Great Lakes see decrease in number of blood sucking sea lampreys

The Great Lakes Fishery Commission says the levels of the eel-like blood suckers who prey on fish in the Great Lakes are trending downward.

Invasive species at a 30-year low in Lake Huron, 20-year low in Lake Michigan

The Great Lakes Fishery Commission says the levels of the eel-like blood suckers who prey on fish in the Great Lakes are trending downward.

The number of sea lampreys is at a 30-year low in Lake Huron, and at a 20-year low in Lake Michigan. Their population is also decreasing in Lake Erie, Lake Superior and Lake Ontario.

Barb Zielinski, a biologist and sea lamprey specialist at the University of Windsor said this is great news for the Great Lakes. 

"It's good for the ecosystem, it's good for the fisheries," Zielinski said in an interview with CBC News. "A lot of the efforts on conservation can latch on, because these fish you're trying to establish are not being limited by the sea lamprey."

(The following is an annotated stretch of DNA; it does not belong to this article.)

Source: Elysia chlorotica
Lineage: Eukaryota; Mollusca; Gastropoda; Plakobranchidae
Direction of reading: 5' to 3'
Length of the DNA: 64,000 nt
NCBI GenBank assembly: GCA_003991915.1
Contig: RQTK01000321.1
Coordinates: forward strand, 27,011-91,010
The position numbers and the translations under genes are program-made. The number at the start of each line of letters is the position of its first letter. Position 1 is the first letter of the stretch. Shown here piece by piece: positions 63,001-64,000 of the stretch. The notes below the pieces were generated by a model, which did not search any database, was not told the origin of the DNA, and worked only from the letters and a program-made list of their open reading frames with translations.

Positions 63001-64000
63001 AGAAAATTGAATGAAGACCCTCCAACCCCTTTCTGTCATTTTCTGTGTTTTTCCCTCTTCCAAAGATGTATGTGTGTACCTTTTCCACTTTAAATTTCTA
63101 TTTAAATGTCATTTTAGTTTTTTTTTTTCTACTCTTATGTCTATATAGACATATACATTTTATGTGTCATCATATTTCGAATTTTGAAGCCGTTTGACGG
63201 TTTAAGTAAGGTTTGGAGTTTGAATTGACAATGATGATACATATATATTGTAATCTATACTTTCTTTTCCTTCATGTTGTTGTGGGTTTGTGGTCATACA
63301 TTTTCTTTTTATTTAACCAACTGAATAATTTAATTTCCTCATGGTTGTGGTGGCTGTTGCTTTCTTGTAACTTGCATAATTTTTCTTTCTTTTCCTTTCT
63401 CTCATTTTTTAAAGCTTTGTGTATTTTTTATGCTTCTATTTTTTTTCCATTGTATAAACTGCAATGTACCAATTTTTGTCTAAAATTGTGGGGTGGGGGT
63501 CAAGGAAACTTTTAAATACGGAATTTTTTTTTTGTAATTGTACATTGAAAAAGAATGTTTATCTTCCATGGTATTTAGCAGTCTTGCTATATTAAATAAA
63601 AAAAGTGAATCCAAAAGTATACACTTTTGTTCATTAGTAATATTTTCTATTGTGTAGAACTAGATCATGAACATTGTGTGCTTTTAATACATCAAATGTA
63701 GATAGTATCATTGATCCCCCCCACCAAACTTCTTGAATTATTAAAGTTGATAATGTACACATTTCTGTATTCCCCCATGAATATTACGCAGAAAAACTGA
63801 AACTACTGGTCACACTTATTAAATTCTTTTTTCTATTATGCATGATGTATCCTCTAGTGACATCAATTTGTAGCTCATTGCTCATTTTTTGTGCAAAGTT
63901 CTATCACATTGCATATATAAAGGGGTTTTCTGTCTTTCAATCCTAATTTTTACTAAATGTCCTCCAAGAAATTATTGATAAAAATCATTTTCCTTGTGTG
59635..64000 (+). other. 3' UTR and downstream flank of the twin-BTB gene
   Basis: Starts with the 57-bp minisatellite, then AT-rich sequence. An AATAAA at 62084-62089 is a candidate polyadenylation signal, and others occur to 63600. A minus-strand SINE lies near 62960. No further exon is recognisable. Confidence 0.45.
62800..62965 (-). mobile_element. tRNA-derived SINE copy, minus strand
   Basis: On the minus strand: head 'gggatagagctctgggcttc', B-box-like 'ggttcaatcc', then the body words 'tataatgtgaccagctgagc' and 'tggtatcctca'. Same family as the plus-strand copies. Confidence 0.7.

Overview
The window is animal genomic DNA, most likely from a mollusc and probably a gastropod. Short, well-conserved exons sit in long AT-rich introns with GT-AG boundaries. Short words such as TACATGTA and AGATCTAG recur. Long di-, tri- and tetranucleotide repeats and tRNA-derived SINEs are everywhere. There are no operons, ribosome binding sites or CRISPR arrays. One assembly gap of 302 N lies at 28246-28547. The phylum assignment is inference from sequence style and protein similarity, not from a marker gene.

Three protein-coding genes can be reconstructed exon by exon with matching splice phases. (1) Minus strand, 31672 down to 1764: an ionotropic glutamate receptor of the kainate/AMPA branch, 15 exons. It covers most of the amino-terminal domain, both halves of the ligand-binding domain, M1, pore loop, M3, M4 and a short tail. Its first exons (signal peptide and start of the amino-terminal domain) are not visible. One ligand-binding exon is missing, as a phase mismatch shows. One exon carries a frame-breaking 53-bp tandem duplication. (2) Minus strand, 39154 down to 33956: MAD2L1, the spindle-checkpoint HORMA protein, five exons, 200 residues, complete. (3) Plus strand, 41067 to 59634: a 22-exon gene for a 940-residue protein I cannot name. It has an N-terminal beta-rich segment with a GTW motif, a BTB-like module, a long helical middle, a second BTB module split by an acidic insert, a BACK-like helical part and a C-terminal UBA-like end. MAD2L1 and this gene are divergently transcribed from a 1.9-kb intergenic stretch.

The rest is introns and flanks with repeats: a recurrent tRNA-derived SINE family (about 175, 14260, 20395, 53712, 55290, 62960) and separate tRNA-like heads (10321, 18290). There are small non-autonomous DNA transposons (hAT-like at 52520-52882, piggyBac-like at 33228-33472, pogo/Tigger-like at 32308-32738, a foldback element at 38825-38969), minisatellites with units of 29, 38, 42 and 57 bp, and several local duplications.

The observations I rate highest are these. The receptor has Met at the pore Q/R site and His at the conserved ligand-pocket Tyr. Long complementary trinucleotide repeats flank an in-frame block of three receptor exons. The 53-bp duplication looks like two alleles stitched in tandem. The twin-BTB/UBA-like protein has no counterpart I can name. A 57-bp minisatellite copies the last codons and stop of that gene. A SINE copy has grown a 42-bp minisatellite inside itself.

Sea lampreys, with their rows of razor sharp teeth prey on sturgeon, trout, salmon and whitefish. One lamprey alone can kill up to 18 kilograms of fish during its parasitic stage.

The predators feed by latching onto its prey, filing a hole through the fish's scales. Lampreys don't have a natural predator in the Great Lakes, so they feast on vulnerable fish.

The invasive species first entered the Great Lakes in 1939. 

Before programs to control the sea lamprey population began in 1954, they were responsible for killing an estimated 47 million kilograms of fish each year. Today, that number is down to 4.5 million kilograms, the commission reports.

Zielinski said it's important to reduce the sea lamprey population before any effective conservation can happen.   

"Lamprey prey on fish where they're already stressed because of a loss of habitat. So there's a lot of habitat restoration going on around the Great Lakes," Zielinski said.

"Part of that is giving them a healthy environment to return [to], that's not only their physical environment, but also giving them a habitat without predators."


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